Accreditation and Curricula

For Engineering Educators interested in developing curricula and applying for accreditation

What is ABET?
ABET, Inc. is the recognized accreditor for college and university programs in applied science, computing, engineering, and technology. It is a federation of 30 professional and technical societies representing thes fields. Among the most respected accreditation organizations in the U.S., ABET has provided leadership and quality assurance in higher education for over 70 years. In 2000, ABET led the effort for curricular reform.

For more information about ABET, see ABET's FAQs. For an overview of ABET's A-K Curriculum, see the Foundation Coalition's A-K Resource. See the ABET Self-Study Inclusion Criteria for help identifying resources that contain potentially useful material in preparing for the ABET review process.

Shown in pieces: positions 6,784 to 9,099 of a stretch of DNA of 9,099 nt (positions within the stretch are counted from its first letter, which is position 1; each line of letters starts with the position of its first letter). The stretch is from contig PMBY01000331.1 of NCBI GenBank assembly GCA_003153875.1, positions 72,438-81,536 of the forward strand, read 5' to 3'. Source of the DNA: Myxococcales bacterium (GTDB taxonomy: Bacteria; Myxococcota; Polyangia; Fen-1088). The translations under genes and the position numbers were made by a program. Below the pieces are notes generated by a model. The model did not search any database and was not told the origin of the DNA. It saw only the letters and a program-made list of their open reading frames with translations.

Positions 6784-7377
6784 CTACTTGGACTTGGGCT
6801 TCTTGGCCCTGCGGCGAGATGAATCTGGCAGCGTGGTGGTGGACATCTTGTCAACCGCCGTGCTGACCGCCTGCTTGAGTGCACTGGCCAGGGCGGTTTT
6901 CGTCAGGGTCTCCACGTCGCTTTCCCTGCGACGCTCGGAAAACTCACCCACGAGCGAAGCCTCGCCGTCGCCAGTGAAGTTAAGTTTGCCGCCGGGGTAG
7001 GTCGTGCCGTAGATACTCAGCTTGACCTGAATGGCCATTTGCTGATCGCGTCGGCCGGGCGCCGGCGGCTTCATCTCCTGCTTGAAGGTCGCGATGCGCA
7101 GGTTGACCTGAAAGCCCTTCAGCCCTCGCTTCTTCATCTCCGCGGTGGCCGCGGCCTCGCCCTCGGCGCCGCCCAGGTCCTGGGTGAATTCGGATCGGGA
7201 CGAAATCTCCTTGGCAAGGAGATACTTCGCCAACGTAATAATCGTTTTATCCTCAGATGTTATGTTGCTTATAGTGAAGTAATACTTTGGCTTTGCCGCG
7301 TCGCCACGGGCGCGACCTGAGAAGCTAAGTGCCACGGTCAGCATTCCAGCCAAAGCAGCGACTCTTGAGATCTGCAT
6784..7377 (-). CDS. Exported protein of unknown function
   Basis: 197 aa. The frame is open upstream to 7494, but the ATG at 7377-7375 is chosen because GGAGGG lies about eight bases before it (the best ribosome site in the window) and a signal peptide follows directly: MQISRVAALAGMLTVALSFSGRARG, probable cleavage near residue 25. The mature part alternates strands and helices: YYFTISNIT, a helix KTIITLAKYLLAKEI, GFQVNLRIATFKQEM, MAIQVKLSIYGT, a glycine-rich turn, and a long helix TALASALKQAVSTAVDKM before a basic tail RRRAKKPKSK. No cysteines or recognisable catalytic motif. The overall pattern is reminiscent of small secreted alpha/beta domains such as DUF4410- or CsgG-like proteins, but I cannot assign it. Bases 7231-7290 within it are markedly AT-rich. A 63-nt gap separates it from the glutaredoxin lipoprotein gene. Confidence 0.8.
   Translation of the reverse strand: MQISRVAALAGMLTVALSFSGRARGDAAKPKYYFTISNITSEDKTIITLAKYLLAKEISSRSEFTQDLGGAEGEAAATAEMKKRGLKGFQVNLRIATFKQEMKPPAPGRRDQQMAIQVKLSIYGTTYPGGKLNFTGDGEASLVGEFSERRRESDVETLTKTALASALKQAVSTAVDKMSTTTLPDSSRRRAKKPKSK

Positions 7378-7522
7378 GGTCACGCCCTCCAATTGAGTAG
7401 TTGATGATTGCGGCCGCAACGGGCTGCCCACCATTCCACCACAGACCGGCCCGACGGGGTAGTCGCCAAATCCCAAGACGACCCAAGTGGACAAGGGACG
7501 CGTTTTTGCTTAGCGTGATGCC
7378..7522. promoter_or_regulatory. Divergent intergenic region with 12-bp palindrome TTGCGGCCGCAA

ABET Accreditation Requirements by Discipline

Engineer of 2020
The Engineer 2020 Written from the perspective of engineering practice, Phase I report focuses on the future of engineering, detailing the necessary characteristics of the engineer of 2020 and the ways in which the education and training of engineers must improve in order to ensure their ability to face the complexities future technologies hold.

The Phase II report of The Engineer 2020 focuses on the discussion of the action steps for changing and improving the education and training of engineers in order to ensure their ability to face the complexities future technologies hold.

"The Phase II report outlines 14 specific recommendations to change the way engineering education is approached, including encouraging participation in a coordinated national effort to promote public understanding of engineering and technology literacy of the public. This may make easier to solve what the NAE sums up as the major concern for the future of engineering: "The undergraduate engineering experience needs to be reshaped to attract students to the profession, prepare them to compete in the global marketplace, and ensure that America's pre-eminence in engineering is not lost..."

--National Acadamies June 23, 2005 press release "Engineers of Tomorrow Need Broader Training Today".

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